>>>> The battery is the only problem shooting in cold, its the act of going
>>>> from hot to cold thats the issue. Worse is cold to hot.
>>>>
>>>> Always keep batteries as warm as possible.
>>>>
>>>
>>>Thanks for the reply. So essentially, you should just keep everything warm
>>>(e.g. inside the jacket) until you need it?

>
>
>>I keep batteries warm, but then my camera won't fit under my coat with
>>a big lens on The other advantage is, the camera isn't swinging
>>around so its eaiser to keep containted.

>
>Why should a digital camera react worse to cold weather than
>a 35 mm SLR? Both have batteries and the film gets brittle.
>We coped with those problems for years.
>
>Or am I missing something?
>
> ----- Paul J. Gans



In general, I agree, but there's about 1000x the electronics in a Dslr
as a film camera, and the engineers that design this stuff don't have
a budget to make it mil-spec.

FWIW I put my shiny new 300D out on the back porch one night last
winter when the temps were going to drop into the singe digits. It
sat there overnight. In the early morrning I went out, picked up the
camera and immediatly took a burst of shots. It worked fine. I
probably had the kit lens and a iGB microdrive on it.

If I was going out for the day in those temps I'd have at least two
battery packs, one in the camera and the others inside my jacket, and
swap them each time the one in the camera showed signs of low power.

It's possible that cold-tolerance may vary with lens model.
The little moters must work really hard if the lubrication is a
little thick.

If I was going to work in _really_ cold temps I'd check with the
manufacturer to see if there should be special lube, same as film
cameras, and check what temp the battery packs actually sustain damage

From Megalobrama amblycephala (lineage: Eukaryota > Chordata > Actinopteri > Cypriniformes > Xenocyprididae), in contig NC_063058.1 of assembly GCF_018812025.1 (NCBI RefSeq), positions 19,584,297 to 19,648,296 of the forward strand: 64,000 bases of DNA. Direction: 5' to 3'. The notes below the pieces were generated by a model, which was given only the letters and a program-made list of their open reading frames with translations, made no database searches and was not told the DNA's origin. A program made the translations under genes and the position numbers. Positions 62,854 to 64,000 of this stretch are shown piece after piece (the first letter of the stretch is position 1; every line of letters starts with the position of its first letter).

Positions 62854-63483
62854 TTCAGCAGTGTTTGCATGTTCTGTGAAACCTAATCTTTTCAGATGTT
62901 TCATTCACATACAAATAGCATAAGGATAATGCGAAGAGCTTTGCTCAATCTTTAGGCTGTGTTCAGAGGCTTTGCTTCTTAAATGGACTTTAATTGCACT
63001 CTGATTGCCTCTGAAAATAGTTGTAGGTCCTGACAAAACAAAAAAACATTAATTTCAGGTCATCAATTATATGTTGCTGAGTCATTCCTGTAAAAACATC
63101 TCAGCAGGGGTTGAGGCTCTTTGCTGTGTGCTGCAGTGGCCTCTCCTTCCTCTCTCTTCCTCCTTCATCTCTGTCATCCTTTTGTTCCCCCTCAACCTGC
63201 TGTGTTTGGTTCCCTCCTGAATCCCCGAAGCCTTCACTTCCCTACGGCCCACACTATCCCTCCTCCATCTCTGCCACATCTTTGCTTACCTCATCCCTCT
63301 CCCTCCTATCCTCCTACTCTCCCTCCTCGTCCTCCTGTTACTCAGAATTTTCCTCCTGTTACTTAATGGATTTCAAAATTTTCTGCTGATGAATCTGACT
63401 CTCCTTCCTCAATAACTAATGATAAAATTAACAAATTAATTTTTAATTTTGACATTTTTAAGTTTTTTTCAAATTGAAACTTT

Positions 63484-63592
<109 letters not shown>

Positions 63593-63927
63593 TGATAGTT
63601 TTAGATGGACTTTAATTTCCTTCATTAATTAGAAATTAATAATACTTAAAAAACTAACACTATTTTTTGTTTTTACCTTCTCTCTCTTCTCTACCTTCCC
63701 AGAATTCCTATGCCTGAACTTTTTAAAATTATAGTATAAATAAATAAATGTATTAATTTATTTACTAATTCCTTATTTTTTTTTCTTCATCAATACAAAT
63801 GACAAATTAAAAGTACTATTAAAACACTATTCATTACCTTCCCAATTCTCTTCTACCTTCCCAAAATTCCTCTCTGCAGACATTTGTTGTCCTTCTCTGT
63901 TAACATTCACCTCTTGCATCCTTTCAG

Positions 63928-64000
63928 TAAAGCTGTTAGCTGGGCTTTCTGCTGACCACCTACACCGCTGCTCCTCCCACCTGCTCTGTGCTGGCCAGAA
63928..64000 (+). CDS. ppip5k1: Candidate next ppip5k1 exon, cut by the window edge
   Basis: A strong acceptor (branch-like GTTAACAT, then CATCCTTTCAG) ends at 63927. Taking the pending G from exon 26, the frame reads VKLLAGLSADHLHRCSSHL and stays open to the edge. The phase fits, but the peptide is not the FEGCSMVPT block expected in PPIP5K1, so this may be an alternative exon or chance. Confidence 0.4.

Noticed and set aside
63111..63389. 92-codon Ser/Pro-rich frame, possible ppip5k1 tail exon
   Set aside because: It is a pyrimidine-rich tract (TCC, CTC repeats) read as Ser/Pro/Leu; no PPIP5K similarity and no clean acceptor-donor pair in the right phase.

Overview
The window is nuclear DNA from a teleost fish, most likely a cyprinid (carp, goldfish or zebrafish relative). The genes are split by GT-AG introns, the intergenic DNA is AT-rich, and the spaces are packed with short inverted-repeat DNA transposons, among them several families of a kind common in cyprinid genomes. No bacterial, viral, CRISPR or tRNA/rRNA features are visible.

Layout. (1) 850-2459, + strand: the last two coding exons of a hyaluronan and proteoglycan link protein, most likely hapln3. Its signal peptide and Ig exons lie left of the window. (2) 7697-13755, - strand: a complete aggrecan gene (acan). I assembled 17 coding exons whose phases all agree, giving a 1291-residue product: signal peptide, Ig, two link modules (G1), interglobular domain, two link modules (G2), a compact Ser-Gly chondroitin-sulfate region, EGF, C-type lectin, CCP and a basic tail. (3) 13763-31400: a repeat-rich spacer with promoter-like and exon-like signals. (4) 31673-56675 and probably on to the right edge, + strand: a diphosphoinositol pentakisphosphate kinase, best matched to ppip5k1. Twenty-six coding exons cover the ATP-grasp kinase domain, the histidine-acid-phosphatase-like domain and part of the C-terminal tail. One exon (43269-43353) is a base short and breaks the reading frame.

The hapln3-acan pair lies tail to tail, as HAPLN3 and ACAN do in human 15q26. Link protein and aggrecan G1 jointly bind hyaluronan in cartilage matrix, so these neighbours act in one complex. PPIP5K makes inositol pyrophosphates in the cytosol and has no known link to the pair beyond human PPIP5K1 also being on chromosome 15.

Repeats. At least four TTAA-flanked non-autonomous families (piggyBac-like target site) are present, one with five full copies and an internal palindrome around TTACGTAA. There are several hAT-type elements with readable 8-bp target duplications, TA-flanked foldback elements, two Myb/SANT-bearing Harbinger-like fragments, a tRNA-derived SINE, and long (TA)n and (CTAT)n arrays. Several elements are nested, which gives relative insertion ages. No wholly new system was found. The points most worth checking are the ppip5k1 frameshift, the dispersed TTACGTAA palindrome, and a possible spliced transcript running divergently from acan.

due to freezing.

In deep cold there's always static. I'd be nervious about zapping a CF
card while handling it, out of the camera. A really big CF dard solves
that problem.

Always carry a plastic bag with you and stuff the cold camera in it
before you bring it indoors.






--
Al Dykes
-----------
adykes at p a n i x . c o m
 
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Al Dykes
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Posts: n/a
 
      10-17-2004
In article <(E-Mail Removed)>,
GT40 <(E-Mail Removed)> wrote:
>On Sat, 16 Oct 2004 20:56:15 GMT, Phil Wheeler <(E-Mail Removed)>
>wrote:
>
>>
>>
>>Rob wrote:
>>> "GT40" <(E-Mail Removed)> wrote in message
>>> news:(E-Mail Removed)...
>>>
>>>>The battery is the only problem shooting in cold, its the act of going
>>>>from hot to cold thats the issue. Worse is cold to hot.
>>>>
>>>>Always keep batteries as warm as possible.
>>>>
>>>
>>>
>>> Thanks for the reply. So essentially, you should just keep everything warm
>>> (e.g. inside the jacket) until you need it?
>>>

>>
>>LiIon batteries and Li batteries do work well when cold.
>>
>>Beware of lens fogging if you keep the camera warm and then take it out
>>to shoot.

>
>I shot swimming at high schools. So its -10F outside then you go into
>a pool where its 80F (guess) and 100% humidity. Takes about 30min
>before the camera gets used to the conidtions and wont constantly fog
>up, I mean water is all over the camera and lens. Just have to keep
>wiping it off.



Take the batteries out and wrap it in a plastic bag before you leave
the house, and when you're in the gym leave the camera out for at
least 15 minutes before taking it out of the bag.

Keep the batteries on your person, so they'll be warm when you pop one
in the camera.

--
Al Dykes
-----------
adykes at p a n i x . c o m
 
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Paul J Gans
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Posts: n/a
 
      10-18-2004
Marvin Margoshes <(E-Mail Removed)> wrote:

>"Phil Wheeler" <(E-Mail Removed)> wrote in message
>newsVfcd.7336$(E-Mail Removed).. .
>>
>>
>> Rob wrote:
>>> "GT40" <(E-Mail Removed)> wrote in message
>>> news:(E-Mail Removed)...
>>>
>>>>The battery is the only problem shooting in cold, its the act of going
>>>>from hot to cold thats the issue. Worse is cold to hot.
>>>>
>>>>Always keep batteries as warm as possible.
>>>>
>>>
>>>
>>> Thanks for the reply. So essentially, you should just keep everything
>>> warm
>>> (e.g. inside the jacket) until you need it?